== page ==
Traditional top-down approaches to managing change have been proven not to work, especially in an age where hierarchical organisations are being replaced by flatter, open, inclusive organisations and agile teams. In ‘The Irrational Side of Change Management’ by Carolyn Aiken and Scott Keller, a McKinsey survey of 3,199 executives around the world found, as John Kotter did, that only one transformation in three succeeds. Other studies reveal similar results. Despite many change projects and challenges, the field of change management has not led to more successful change outcomes.
Change occurs at the individual level
Firstly, there must be a compelling story or reason for change built from the ground up. What motivates management may not motivate employees, so why not let them create their own story? The story needs to be meaningful and accepted by the majority, and it doesn’t matter if there are both positive and negative influences. People will accept the factors that support the story. Today, change has become a constant and is a requirement for leaders to master. Change is a fact of life, representing our adaptation throughout our lifecycle. However, while change may come from the outside, growth always comes from within. Change is inevitable, but growth is a choice.
Secondly, avoid top-down implementation. Involving employees in change and role-modelling required behaviours is the way to go. In top-down implementations, leaders may mistakenly believe they already are the change. To succeed, you must drive change at the individual level using reinforcement mechanisms. These mechanisms must consider that people will not always behave rationally. Money is the most expensive way to motivate people. Motivations take many forms but, overall, processes and outcomes must be fair.
Open-source change provides a clear strategy for leaders to implement change and greatly increases the chances of success. Staff are called upon to execute change, to influence and improve it. Originating in the 1990s, the benefit of using this inclusive approach is that participation from all levels of an organisation provides a diversity of expertise and perspectives. This method requires a robust communications strategy and collaborative, emotionally intelligent managers who are doers, with influencing, respectful behaviours to canvas individual contributions. Curiosity and openness to other perspectives are critical to facilitating the exchange of ideas aligned to purposeful organisational values and objectives. Leadership is about coaching and providing clarity around what the vision is, what the main strategic platforms are, and therefore what each tribe’s mission is.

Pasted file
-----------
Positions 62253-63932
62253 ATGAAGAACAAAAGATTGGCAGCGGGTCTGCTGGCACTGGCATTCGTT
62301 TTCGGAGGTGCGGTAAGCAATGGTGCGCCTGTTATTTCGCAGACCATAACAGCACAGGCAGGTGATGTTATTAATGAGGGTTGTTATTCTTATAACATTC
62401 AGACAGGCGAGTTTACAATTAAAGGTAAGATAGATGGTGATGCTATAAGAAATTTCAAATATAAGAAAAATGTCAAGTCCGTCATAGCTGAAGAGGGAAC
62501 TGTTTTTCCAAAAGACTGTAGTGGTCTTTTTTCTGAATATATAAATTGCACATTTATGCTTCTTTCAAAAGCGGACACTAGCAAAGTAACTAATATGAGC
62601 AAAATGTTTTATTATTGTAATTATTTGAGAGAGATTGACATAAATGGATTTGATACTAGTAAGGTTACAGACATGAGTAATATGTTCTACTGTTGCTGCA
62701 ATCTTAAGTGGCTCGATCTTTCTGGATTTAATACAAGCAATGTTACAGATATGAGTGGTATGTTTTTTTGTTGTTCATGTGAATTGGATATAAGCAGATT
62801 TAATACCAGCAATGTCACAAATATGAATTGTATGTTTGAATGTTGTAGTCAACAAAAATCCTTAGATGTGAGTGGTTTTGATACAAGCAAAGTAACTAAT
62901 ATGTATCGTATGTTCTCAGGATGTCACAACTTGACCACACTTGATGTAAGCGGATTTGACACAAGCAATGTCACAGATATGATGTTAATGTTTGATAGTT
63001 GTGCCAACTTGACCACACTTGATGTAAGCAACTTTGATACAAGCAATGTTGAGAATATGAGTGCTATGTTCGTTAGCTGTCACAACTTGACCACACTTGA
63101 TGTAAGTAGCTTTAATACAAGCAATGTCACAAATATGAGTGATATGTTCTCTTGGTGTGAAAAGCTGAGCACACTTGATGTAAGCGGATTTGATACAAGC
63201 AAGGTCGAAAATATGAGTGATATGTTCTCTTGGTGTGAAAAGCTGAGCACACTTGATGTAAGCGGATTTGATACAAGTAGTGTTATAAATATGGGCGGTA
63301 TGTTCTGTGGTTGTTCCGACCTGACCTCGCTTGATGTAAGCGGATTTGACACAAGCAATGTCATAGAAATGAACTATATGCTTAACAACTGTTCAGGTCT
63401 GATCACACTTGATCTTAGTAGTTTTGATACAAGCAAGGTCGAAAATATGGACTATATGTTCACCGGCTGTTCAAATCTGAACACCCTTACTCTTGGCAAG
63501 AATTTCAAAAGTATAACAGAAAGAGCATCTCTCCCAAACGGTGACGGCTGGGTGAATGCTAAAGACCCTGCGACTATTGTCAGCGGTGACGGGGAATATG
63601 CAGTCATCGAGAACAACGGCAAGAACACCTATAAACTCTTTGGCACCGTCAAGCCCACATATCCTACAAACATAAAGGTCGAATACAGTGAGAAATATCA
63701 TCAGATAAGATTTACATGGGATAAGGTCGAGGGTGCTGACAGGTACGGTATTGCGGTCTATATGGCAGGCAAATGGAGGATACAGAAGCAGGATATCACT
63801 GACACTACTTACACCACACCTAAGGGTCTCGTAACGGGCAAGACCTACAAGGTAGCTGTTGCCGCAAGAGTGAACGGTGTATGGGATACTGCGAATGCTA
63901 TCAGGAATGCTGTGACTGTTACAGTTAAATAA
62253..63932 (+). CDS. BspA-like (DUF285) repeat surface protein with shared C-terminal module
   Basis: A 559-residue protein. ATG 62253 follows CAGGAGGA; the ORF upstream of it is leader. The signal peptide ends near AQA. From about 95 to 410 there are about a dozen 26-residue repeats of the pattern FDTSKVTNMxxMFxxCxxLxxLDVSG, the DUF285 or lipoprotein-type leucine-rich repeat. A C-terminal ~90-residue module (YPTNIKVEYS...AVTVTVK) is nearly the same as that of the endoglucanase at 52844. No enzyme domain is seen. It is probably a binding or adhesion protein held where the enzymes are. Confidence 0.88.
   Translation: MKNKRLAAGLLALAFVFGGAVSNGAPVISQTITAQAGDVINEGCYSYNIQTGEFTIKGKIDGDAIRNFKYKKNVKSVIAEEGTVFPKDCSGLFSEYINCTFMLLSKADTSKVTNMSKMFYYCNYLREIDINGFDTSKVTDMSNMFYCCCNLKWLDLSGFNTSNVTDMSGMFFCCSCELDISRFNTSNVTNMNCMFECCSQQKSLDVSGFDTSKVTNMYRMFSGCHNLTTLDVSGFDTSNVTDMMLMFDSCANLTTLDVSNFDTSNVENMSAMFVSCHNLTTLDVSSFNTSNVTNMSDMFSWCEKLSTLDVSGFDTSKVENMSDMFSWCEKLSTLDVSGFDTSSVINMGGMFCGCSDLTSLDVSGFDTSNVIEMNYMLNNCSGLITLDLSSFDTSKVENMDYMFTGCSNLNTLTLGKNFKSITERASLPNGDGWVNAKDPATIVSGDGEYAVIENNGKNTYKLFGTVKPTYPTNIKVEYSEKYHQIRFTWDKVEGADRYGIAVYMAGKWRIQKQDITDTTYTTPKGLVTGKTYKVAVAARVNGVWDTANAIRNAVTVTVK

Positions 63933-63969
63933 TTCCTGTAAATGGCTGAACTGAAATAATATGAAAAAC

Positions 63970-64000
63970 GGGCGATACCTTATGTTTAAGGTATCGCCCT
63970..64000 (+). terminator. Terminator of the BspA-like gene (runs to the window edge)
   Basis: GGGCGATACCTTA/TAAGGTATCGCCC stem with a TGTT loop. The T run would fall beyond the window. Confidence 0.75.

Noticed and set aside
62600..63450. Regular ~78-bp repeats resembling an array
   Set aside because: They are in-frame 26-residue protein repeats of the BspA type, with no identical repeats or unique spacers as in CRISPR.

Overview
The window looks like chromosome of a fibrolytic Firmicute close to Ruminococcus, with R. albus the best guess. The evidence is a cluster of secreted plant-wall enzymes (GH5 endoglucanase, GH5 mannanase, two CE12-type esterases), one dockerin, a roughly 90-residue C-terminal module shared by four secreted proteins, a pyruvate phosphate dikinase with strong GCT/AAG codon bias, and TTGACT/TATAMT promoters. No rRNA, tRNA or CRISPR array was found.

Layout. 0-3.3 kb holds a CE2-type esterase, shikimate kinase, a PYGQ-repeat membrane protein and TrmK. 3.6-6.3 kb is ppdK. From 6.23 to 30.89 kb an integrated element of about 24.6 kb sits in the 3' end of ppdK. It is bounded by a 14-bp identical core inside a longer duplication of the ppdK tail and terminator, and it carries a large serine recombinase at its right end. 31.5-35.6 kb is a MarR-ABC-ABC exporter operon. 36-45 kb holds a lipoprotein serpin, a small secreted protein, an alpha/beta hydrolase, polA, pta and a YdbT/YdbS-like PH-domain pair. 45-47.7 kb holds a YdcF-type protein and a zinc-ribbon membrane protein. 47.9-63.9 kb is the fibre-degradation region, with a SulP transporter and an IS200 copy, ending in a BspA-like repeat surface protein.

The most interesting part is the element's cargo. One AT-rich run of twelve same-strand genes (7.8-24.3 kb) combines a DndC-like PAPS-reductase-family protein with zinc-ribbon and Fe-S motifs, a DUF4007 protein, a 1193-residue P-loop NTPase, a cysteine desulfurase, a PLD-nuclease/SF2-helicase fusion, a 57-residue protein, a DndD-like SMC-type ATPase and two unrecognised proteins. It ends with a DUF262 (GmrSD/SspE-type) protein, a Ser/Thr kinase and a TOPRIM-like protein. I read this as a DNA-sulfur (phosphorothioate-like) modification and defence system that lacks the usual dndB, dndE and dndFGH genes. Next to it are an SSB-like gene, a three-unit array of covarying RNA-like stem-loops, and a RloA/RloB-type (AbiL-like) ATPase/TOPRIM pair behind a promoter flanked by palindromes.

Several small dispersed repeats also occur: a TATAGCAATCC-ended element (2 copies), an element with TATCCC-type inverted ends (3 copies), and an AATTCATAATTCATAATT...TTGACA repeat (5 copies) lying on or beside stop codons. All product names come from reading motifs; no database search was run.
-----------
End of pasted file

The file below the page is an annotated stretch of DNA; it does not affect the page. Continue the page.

Employees are actively involved in implementation and planning, and leaders proactively include them in change decisions. Communication is about supporting rather than commanding. Convincing team members to agree to change, implement it and be rewarded for it motivates strong working relationships. Having other people’s interests at heart and relationships are key to implementing change. Social connection through agile teams empowers trust and engagement. These attributes support HR and leadership change effectiveness.
Thirdly, when managers attempt to drive performance by changing the way employees behave, they all too often neglect the thoughts, feelings and beliefs that drive employee behaviour. Training should not be a one-off event. Robert Kegan and Lisa Laskow Lahey describe in “An Everyone Culture: Becoming a deliberately developmental organization”, how training and development can be woven into the fabric of working life and a company’s regular operations, daily routines and conversations. They describe fashioning a culture of development and growth through everyday employee activities.
Open-source change principles and organic workplace cultures encourage:
- self-empowerment and self-awareness
- an understanding of motivators
- inclusiveness to canvass diverse perspectives and imagination
- a positive outlook for problem solving
- learning from experience
- reinforcing change approaches through communication
- knowledge – attainment and understanding
Developing these characteristics prepares an organisation for change and opens new markets. Leaders are more able to accept risk and develop new strategies when they can count on a motivated, supportive workforce. HR professionals and managers can build the right skills and mindsets to implement new initiatives and systems, and even products and services.
Change is the new paradigm: to change is to grow.
Written by Tony Holmwood.
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